Not long after leaving Yerevan, we were in the open country. Man, was
it beautiful. The golden hills stretched off as far as the eye could see. It was like Montana or Utah, gaping wide-open
land that lifted your spirits and brought forth all sorts of superlatives from our merry group. “Amazing,” Dork said.
“Gorgeous,” said Mhaer. “(something in Armenian I didn’t understand)”, said our driver. “Watch out!” I screamed.
Yes, there appear to be few limits to the speed at which one can travel in Armenia, and that is fine when you are
are cruising along the country’s uninhabited stretches (of which there are many), but in this case, we happened upon a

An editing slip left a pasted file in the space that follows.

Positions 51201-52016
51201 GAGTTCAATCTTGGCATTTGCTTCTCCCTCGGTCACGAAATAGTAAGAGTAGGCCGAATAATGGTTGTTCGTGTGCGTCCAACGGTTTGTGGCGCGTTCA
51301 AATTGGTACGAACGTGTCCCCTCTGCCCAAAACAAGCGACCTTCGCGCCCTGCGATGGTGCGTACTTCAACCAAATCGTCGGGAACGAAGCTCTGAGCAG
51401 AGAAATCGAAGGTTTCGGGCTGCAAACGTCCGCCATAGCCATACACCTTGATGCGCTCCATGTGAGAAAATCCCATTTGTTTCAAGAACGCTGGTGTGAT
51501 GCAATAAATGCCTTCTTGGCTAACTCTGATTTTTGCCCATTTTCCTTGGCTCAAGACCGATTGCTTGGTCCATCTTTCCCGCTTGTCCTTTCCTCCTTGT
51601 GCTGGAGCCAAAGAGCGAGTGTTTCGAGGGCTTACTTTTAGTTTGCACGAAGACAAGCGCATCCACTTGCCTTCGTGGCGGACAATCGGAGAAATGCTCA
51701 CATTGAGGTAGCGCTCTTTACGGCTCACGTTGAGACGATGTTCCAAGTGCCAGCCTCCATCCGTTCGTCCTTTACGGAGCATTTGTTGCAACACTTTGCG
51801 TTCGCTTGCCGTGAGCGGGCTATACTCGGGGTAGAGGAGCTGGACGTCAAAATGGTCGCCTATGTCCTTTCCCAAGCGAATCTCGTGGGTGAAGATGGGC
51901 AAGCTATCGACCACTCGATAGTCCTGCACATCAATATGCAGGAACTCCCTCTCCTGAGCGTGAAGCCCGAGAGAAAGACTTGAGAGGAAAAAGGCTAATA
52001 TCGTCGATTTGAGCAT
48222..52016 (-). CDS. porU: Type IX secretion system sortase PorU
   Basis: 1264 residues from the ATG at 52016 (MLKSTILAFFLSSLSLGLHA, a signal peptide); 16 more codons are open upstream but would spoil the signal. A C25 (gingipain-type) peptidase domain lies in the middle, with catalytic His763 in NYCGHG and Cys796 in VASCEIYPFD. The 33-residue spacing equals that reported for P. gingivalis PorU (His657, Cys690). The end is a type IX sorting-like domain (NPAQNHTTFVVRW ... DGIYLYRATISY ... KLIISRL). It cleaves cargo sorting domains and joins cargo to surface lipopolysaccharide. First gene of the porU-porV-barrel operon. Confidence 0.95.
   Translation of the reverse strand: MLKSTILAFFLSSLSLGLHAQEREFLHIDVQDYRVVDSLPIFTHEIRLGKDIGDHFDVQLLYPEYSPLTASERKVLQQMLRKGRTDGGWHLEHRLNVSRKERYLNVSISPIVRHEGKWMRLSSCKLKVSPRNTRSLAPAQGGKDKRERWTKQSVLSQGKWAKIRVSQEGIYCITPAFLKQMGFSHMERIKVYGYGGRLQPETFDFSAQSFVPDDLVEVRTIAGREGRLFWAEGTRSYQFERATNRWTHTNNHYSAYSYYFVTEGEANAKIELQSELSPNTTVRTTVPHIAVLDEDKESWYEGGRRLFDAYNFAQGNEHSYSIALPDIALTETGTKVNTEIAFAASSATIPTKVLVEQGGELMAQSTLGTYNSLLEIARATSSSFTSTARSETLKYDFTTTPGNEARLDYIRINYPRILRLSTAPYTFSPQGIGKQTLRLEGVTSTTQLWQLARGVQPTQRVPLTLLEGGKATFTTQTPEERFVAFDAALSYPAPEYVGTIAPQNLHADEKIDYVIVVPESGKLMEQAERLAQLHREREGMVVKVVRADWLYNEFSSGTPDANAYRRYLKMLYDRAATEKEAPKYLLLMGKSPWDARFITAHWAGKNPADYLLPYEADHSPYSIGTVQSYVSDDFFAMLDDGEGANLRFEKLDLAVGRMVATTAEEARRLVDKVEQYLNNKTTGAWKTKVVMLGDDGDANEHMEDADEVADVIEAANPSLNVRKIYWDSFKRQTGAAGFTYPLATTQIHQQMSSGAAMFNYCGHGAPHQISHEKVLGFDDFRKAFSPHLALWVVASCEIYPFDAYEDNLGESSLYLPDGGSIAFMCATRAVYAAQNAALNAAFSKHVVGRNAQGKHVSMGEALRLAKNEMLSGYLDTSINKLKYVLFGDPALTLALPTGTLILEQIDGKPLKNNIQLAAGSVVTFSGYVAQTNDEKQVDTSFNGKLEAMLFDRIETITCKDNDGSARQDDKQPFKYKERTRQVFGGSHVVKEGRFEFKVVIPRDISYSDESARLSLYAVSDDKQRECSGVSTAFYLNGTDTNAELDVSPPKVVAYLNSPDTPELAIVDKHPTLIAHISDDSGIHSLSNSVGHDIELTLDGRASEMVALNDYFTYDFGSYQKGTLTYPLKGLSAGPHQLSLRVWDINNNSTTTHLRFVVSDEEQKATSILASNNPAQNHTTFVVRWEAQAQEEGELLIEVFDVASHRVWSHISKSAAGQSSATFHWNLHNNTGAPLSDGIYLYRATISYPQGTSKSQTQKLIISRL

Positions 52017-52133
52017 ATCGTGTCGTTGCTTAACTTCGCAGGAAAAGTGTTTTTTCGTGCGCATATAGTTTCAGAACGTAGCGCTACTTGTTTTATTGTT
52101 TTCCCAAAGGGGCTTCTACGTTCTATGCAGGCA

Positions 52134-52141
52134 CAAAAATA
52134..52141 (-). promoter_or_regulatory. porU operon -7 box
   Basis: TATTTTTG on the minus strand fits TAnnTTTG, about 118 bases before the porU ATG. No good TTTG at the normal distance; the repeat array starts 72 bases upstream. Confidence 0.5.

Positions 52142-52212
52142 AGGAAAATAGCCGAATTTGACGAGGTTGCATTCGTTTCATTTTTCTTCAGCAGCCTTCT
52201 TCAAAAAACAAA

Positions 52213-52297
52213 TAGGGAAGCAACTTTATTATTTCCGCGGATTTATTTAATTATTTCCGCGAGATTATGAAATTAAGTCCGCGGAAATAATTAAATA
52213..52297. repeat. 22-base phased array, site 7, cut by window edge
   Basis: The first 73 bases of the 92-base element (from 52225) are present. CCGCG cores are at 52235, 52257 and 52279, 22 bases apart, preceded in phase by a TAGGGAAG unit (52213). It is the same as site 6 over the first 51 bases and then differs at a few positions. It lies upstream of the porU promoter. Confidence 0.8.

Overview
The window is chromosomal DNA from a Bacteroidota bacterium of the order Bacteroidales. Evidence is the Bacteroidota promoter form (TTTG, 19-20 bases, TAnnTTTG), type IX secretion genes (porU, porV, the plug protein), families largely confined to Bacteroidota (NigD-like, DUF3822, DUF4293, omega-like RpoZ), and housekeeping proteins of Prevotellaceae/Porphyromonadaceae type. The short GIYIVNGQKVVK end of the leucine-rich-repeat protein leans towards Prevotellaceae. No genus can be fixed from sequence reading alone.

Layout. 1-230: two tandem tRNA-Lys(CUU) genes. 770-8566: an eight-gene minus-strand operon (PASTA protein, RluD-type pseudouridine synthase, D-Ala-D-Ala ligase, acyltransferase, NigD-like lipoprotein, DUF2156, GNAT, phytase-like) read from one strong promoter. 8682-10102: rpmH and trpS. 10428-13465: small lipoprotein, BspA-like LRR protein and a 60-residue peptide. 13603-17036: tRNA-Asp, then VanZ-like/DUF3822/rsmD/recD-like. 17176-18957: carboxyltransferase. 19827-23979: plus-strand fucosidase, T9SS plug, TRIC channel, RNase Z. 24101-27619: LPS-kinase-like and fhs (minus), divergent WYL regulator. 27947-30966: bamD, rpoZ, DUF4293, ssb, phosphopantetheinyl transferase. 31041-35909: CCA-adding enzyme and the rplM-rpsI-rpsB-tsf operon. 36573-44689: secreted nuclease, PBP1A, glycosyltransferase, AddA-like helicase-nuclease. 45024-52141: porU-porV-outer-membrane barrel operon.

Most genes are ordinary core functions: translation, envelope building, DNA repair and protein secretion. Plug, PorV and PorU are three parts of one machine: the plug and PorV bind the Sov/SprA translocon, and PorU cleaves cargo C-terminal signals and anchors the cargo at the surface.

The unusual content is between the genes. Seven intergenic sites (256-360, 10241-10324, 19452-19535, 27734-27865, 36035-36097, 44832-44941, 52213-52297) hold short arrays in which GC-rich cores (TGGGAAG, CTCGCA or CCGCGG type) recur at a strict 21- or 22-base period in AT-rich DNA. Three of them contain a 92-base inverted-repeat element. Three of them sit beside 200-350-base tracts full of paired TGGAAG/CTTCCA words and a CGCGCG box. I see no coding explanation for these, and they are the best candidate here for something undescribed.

massive gathering of meat and wool sellers (shepherds, is the technical term, I believe) who seemed to have
little regard for our desire to travel quickly along the road. So what the heck, we stopped to say hello.
Here is a photo of one of the guys we stopped and
talked to. There were men young and old (no women, though), and lots of sheep and cows. The men, said our driver, were
Yesdis, a distinct ethnic group in Armenia.
The air was redolent with, well, animal smells. But the whole scene was quite an eye-full, with all these guys
gathered here in the middle of nowhere, all of them very rough-looking and weathered, but all quite friendly and eage
to have their pictures taken. Mhaer, smartly, brought along an old Polaroid camera, so he could take pictures to people
to give them. One guy, a wizened old sheep herder, saw the photo Mhaer took of him and gave us a look that was like,
“Uh, yeah, that’s pretty nice. I get mine done by ofoto.com.”
Anyway, you gotta like stops like this. They are what travel is all about.